Rad bod

kuleshov

Senior Member
Spain Spanish
What does rad mean in the expression rad bod? Does it mean radical?
I think if a man has a rad bod, he is fit, whereas if he has a dad bod, he is losing muscle tone, and getting a beer gut.
Cheers
 
  • Twisty

    Senior Member
    Polish
    I think it's the AE slang word meaning "very good". Other similar expressions include "groovy", "dope" etc.
     

    kentix

    Senior Member
    English - U.S.
    That's what it means. Rad isn't a common slang word these days but it's used in that case because it's a perfect match with dad.
     

    kentix

    Senior Member
    English - U.S.
    Other similar expressions include "groovy", "dope"
    Like all slang, time and place is critical. It comes and goes quickly and much of it is used only in specific subgroups.

    Groovy has been obsolete since about 1975.

    Dope is past, too, and never hit the main mainstream, in my opinion.
     

    kuleshov

    Senior Member
    Spain Spanish
    Thank you very much.
    Merriam Webster says it means cool, so, as you say, it seems it's just a question of rhyme.

    And what did it mean in the US in the 90s?
     

    Roxxxannne

    Senior Member
    American English (New England and NYC)
    It meant 'really and truly good'. I believe it was short for 'radical', with a changed meaning, as often happens with slang (cf. 'ill,' 'bad').
     

    Ponyprof

    Senior Member
    Canadian English
    Using outdated slang can be a form of mild humour in English writing but it needs to be obvious that the writer knows its outdated. Here, if the writer's intended audience is people in their 30s to 40s, they might recognize the slang from their teen years, and also that their generation has moved on from being rad teens to middle aged dads.

    I could imagine writing about someone who was 22 in 1968, that "he lived a groovy trippy hippy life on the beach for several years." The slang is totally outdated but it reflects the time period.
     

    Roxxxannne

    Senior Member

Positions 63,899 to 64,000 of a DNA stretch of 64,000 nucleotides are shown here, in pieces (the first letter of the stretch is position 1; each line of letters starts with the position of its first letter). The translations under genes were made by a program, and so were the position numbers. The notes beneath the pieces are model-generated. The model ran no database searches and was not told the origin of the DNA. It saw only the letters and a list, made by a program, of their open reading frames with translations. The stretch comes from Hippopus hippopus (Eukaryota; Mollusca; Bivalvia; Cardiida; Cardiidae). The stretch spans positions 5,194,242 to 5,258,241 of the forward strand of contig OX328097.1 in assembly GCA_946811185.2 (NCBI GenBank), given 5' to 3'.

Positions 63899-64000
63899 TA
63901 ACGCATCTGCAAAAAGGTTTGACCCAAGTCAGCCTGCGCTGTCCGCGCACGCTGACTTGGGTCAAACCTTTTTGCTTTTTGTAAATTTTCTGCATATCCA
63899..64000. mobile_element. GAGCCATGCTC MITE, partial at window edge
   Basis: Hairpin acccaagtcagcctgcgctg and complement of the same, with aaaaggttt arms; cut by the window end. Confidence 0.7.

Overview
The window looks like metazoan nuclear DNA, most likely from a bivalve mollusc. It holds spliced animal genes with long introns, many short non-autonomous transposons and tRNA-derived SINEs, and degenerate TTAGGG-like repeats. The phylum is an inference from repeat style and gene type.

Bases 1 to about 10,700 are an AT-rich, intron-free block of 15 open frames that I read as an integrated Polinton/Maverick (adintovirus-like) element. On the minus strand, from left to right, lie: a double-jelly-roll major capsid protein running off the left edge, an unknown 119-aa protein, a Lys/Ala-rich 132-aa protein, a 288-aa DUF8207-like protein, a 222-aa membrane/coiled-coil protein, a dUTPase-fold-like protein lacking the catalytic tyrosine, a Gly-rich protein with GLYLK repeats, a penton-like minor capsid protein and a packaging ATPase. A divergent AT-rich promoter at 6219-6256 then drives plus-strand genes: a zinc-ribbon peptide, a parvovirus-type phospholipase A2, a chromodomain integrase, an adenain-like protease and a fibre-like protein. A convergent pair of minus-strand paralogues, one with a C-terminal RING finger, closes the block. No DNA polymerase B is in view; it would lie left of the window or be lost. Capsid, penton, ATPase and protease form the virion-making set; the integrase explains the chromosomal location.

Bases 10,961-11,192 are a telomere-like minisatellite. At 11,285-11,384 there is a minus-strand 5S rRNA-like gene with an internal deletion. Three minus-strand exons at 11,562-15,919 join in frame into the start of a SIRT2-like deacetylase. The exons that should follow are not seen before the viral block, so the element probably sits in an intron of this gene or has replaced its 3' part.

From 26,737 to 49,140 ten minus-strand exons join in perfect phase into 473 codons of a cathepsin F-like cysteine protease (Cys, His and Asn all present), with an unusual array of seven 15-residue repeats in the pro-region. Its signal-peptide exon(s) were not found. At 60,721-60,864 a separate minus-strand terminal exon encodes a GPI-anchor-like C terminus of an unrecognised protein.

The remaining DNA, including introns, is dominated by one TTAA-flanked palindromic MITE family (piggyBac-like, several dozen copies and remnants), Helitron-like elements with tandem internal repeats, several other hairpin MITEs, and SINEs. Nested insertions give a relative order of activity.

American English (New England and NYC)
    I could imagine writing about someone who was 22 in 1968, that "he lived a groovy trippy hippy life on the beach for several years." The slang is totally outdated but it reflects the time period.
    In 1968, I believe actual hippies and their associates spelled the singular 'hippie.'
     

    dojibear

    Senior Member
    AE (US English)
    I think rad/radical was originally surfer slang (ocean, not internet).
    I agree. "Rad" is short for "radical". Both expressions are used.

    Website etymonline.com shows this origin for the slang term "radical":

    U.S. youth slang use is from 1983, from 1970s surfer slang meaning "at the limits of control."
     

    dojibear

    Senior Member
    AE (US English)
    I could imagine writing about someone who was 22 in 1968, that "he lived a groovy trippy hippy life on the beach for several years." The slang is totally outdated but it reflects the time period.
    The slang adjective "hip" was used in the 1950s, along with "hipster" and "hep" and "cool" and "daddi-o" and "beatnik" and "far out". In the 1950s, beatniks in the US wore black clothing and berets, smoked cigarettes, played bongo drums and wrote "beatnik" poetry. And were depressed. And never smiled. It was very fashionable. Sammy Davis Junior was the iconic "hipster".

    But yes, the "hippies" and a "hippie life" was different and started a decade later.
     

    Ponyprof

    Senior Member
    Canadian English
    The slang adjective "hip" was used in the 1950s, along with "hipster" and "hep" and "cool" and "daddi-o" and "beatnik" and "far out". In the 1950s, beatniks in the US wore black clothing and berets, smoked cigarettes, played bongo drums and wrote "beatnik" poetry. And were depressed. And never smiled. It was very fashionable. Sammy Davis Junior was the iconic "hipster".

    But yes, the "hippies" and a "hippie life" was different and started a decade later.

    Oh yes. I dont go far back enough but I've read my Kerouac :) and if my putative character was 22 in1958, I'd be say he flirted with a downbeat jazz-influenced hipster lifestyle on the edges of Greenwich Village. Or conversely was a tractor cap goatee wearing Williamsburg hipster working in a brew pub 50 years later.
     
    Top